Art talk ( the deal of art )

img_1656I had the strange notion to visit an art museum today.  I had the day off, the kids were in school and I had no desire to peruse
the aisles of Target again, mindlessly dropping things into my cart that may or may not contribute to the bottom line of some evil CEO and Trump cabinet member.  I hadn’t been to an art museum in years.  I just felt the NEED to go.
I felt the NEED to connect to humans in a way that spans time and space.  I was seeking stillness.  I wanted the art to speak to me, quietly, shyly at first, then explosively like an atomic bomb of understanding.  It can’t lie to me.  It can’t manipulate me.  It can’t mislead me, sell me something, take my money and my dignity.  It can’t take away thought or speech.  It just remains there, suspended for all eternity.  I can take my time with it.  I can look at it or not. I can stand 2 inches from it or 10 feet away.  I can let it wash over me.
And I did.
I intermingled with the retirees and the large groups of school kids.  I eavesdropped on the curators explaining the intricacies of the pieces, their eyes reliving the details as if making the strokes on the canvas themselves.  They must have told the same story a thousand times, but what love in their voices!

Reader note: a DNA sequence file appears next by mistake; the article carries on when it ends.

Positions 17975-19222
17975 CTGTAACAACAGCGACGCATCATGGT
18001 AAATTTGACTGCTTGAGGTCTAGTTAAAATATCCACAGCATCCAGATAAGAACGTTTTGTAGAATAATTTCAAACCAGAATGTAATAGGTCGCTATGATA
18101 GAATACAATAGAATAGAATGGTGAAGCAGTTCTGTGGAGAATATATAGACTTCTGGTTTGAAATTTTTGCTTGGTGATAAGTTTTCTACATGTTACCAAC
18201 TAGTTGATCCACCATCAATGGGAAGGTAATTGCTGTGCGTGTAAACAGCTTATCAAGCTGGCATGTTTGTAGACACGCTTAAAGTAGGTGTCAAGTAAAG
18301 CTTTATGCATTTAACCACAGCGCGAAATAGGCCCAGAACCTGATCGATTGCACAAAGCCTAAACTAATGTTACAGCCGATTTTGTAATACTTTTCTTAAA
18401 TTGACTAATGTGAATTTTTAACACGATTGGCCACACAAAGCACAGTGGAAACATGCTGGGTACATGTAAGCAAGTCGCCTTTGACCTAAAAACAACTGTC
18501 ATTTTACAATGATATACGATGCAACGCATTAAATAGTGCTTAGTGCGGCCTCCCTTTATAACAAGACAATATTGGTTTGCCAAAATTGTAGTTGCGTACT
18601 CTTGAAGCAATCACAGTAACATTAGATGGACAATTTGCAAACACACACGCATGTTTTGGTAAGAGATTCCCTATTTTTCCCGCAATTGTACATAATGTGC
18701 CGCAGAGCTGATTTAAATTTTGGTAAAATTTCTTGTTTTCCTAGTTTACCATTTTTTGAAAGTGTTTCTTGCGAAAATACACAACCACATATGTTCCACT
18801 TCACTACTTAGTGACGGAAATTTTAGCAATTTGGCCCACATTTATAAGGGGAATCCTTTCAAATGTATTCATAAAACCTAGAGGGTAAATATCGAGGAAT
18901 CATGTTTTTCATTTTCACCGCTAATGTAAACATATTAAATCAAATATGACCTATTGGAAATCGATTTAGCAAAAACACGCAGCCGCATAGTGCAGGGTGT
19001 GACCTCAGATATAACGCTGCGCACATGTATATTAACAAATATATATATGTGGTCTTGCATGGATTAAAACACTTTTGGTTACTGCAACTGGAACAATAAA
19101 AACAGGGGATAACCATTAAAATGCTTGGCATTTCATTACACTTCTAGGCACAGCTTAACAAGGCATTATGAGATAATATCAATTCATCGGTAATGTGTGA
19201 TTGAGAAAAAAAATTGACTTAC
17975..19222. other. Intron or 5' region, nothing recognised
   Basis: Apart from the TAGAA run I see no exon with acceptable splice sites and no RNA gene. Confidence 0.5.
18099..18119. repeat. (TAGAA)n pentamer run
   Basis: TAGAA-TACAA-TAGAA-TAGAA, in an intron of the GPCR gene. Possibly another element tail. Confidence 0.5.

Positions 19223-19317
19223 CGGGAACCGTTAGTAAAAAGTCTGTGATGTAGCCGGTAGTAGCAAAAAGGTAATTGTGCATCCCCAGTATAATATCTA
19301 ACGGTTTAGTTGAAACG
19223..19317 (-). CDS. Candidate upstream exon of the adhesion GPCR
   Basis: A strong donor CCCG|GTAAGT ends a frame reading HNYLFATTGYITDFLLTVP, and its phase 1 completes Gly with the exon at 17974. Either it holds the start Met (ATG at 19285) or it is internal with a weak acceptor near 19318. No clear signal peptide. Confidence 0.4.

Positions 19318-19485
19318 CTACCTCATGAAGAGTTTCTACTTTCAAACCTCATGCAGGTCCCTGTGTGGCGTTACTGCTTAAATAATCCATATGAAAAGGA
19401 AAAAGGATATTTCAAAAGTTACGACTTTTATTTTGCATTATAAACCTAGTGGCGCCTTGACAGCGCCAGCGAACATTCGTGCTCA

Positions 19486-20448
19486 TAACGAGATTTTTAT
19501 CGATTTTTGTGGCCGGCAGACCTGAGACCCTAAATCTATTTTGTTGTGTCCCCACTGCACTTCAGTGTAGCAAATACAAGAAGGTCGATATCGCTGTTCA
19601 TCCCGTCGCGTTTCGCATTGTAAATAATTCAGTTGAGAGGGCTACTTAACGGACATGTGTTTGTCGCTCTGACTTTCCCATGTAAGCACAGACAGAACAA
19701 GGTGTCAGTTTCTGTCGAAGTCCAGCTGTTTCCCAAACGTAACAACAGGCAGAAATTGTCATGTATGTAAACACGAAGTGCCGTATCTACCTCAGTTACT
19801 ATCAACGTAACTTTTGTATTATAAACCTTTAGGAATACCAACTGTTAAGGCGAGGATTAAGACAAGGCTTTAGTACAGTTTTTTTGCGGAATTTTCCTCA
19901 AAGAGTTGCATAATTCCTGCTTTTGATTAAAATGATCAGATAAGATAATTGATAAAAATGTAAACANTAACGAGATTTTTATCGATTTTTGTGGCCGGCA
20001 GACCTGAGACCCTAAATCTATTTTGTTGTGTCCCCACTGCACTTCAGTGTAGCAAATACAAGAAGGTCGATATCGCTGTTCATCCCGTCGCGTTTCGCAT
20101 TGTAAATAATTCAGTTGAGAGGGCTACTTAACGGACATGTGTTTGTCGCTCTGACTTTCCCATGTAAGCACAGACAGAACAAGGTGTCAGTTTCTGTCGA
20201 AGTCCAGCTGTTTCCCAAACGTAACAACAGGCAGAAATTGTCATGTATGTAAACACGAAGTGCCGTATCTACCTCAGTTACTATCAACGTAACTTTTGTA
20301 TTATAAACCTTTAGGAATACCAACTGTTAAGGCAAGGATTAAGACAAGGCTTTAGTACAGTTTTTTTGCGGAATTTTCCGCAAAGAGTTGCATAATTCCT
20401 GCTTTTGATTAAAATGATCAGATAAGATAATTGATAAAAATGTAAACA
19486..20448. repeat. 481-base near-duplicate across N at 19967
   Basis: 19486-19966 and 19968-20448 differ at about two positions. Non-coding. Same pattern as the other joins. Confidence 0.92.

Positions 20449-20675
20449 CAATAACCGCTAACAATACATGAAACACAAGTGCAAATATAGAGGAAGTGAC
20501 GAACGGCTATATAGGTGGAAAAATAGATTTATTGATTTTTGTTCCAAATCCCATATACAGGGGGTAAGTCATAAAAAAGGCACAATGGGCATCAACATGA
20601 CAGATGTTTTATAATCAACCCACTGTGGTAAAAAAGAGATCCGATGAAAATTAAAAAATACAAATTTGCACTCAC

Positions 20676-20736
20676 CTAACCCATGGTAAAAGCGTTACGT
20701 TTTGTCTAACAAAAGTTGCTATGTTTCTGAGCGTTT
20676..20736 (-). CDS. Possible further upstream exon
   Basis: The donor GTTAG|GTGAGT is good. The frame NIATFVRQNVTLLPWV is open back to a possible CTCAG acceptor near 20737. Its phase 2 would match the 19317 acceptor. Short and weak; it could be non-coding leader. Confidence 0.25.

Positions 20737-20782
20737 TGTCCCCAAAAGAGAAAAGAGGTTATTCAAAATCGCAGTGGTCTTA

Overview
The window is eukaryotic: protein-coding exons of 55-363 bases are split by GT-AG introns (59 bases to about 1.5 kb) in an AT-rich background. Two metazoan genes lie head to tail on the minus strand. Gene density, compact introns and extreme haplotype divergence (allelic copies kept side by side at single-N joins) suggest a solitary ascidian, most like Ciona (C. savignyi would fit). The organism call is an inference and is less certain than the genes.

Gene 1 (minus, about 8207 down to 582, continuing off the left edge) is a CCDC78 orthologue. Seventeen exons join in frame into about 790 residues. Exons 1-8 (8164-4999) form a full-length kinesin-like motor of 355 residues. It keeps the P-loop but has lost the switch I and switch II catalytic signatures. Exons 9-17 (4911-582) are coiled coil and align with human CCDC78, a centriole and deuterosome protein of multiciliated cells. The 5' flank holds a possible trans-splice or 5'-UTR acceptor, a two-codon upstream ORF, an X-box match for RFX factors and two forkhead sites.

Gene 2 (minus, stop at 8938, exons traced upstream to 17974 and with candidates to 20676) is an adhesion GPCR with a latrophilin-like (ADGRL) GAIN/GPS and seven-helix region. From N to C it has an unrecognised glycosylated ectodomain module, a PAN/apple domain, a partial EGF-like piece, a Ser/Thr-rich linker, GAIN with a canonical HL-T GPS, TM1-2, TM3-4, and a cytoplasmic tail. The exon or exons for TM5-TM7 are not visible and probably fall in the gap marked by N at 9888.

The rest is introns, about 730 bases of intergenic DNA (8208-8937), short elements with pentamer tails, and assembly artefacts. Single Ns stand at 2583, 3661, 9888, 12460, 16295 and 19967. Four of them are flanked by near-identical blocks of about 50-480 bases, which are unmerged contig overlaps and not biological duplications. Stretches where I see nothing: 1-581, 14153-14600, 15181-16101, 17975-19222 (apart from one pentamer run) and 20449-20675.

How eternal are our human struggles.  Love.  Freedom.  Tyranny.  War.  Family.  Hunger.  Joy.  Oppression.  Humor.  The deep and unrelenting desire to connect the dots.  To make sense of our world.  To make sense of our place.  And our purpose.  It seems that the same human story continues as if on an eternal loop.  We never seem to move much farther ahead.  You win some.  You lose some.  You live to fight another day.  The sum total of all the battles is a life.  One small little human life.
For a brief moment, I found myself outside on a balcony overlooking the city all by myself.  There were large sculptures of a woman and some weird circular thingy with a hole in the center (probably also a woman).  I walked to the edge and stared out over the bustling city.  Noisy and busy.  But also quite beautiful. A man sat on a park bench across the street playing a trumpet.  A homeless man sat against a tree in front of a church.  Business men and women hurriedly walked to and fro, likely heading out for lunch.  The cars and buses, the sirens.  The low drone of voices on cell phones crescendoing at first and then decrescendoing as they walked passed.
The scene was energizing.  I no longer wanted to escape the world.  I wanted to jump back in.  Move forward.  Find my voice and speak my truth.  I walked out of the museum and found my place among the city dwellers, the men and women in their work attire, walking briskly into the future

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